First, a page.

Independent Risk Factors for SLE-Associated PAH Identified

This study identified variables that were associated with pulmonary hypertension in a group of patients with Systemic Lupus Erythematosus (SLE).

Many patients with systemic lupus erythematosus (SLE) develop lung involvement during the course of their disease. Several clinical and serologic features of SLE have been clinically associated with pulmonary arterial hypertension (PAH). Presence of Raynaud’s phenomenon, anticardiolipin antibodies, and anti-U1 ribonucleoprotein (RNP) antibodies have been shown in prior studies to be independently associated with the development of PAH.1  

To identify if additional factors were associated with an increased risk for PAH, Ci-Bo Huang, MD, and colleagues from the Peking Union Medical College Hospital, Beijing, China, collected demographic, clinical, and laboratory data for patients with right-heart catheterization (RHC)-confirmed PAH and SLE, and compared their characteristics to patients with SLE, but no PAH, matched for age and gender.2

Researchers analyzed the data from 111 patients with RHC-confirmed PAH and SLE, and found that they had an average age of onset of 34.6 years (± 8.6 years), mean pulmonary arterial pressure (mPAP) of 46.4 mm Hg (± 11.4 mm Hg), cardiac index (CI) 2.7 L/min/m2 (± 0.8 L/min/m2), and peripheral vascular resistance (PVR) of 10.5 WU (± 4.8 WU).   Of these patients, 65% were receiving PAH-targeted pharmacotherapy and 46% were classified as World Health Organization PH functional assessment class I or II (WHO Fc I-II), indicating that they either had no symptoms with ordinary activity or symptoms with ordinary activity with slight limitations of physical activity.  

After binary multivariate logistic regression analysis, the independent risk factors for PAH identified in this study were  identified as pericardial effusion (odds ratio [OR]=21.290, P< .001), anti-RNP antibody (OR=12.399, P<.001), baseline SLE duration (OR=1.118, P=.007), interstitial lung disease (OR=17.027, P<.001=, without acute rash (OR=3.258, P=.019), anti-SSA antibody (OR=4.836, P=.004), SLE Disease Activity Index (SLEDAI) ≤9 (OR = 26.426, P<.001), erythrocyte sedimentation rate (ESR)≤20 mm/h (OR=12.068, P<.001), and uric acid > 357 μmol/L (OR=9.666, P<.001).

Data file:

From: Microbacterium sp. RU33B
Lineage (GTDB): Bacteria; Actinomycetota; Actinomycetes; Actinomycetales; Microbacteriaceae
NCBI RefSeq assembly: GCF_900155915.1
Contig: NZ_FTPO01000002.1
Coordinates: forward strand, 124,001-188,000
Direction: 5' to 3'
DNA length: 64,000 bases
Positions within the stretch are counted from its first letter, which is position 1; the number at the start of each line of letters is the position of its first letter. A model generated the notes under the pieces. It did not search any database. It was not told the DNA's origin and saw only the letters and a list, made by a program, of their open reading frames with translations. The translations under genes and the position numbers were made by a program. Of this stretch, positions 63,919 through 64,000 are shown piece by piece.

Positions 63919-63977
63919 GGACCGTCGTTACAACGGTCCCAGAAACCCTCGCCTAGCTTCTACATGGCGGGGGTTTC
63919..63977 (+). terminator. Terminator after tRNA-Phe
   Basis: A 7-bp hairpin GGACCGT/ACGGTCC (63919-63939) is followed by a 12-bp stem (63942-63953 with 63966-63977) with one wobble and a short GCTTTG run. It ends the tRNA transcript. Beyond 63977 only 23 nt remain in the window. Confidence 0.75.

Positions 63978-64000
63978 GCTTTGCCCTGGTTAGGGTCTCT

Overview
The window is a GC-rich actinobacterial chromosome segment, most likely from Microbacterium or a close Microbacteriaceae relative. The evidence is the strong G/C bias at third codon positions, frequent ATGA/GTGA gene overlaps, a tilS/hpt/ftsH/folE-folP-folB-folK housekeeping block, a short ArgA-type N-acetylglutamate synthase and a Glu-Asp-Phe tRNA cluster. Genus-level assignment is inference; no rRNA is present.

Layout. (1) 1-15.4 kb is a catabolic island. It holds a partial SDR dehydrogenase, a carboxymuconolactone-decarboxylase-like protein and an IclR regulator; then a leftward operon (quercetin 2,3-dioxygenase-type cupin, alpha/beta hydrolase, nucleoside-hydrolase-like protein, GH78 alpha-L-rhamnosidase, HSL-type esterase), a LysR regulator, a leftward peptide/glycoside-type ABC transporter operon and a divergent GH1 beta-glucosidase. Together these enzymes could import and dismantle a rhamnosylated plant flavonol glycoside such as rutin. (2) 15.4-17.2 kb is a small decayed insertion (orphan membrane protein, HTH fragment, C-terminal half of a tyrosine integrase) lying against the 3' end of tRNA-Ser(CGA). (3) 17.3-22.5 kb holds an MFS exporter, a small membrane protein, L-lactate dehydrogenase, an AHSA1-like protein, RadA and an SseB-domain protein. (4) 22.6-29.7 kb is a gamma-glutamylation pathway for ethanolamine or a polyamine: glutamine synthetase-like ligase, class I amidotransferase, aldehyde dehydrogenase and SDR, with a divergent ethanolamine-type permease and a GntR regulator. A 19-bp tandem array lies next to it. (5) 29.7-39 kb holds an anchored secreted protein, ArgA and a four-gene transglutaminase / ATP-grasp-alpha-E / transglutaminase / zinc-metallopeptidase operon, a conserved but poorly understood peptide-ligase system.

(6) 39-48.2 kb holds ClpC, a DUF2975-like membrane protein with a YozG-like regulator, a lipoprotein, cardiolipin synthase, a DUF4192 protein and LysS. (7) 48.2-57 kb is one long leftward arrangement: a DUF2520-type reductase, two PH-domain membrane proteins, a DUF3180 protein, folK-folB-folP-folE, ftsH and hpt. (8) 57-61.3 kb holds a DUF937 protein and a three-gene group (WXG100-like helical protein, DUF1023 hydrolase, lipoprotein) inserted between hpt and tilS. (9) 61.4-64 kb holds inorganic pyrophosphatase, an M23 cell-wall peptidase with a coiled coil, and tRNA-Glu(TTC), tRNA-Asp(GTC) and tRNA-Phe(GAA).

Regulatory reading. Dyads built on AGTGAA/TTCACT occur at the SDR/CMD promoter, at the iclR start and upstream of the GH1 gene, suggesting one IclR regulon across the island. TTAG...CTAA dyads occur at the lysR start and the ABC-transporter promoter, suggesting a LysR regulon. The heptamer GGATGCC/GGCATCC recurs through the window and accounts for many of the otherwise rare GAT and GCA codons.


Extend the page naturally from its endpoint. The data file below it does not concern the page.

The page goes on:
These findings were in agreement with findings in a prior study that anti-RNP antibodies were independent risk factors for PAH.1

Summary and Clinical Applicability

This study identified the following variables that were associated with PAH in a group of SLE patients: 

  • Pericardial effusion
  • Anti-RNP antibody
  • SLE duration
  • Interstitial lung disease
  • Absence of acute rash
  • Anti-SSA antibody
  • SLEDAI≤9
  • ESR≤20 mm/h
  • uric acid>357 μmol/L

This study was limited by its case control design, which by definition made data collection retrospective. Additionally the population studied was limited to a single center, limiting generalizability. 


1. Lian F, Chen D, Wang Y, et al. Clinical features and independent predictors of pulmonary arterial hypertension in systemic lupus erythematosus. Rheumatol Int. 2012;32:1727–1731.

2. Huang C, Li M, Liu Y, et al. Baseline Characteristics and Risk Factors of Pulmonary Arterial Hypertension in Systemic Lupus Erythematosus Patients. Medicine (Baltimore). 2016;95(10):e2761.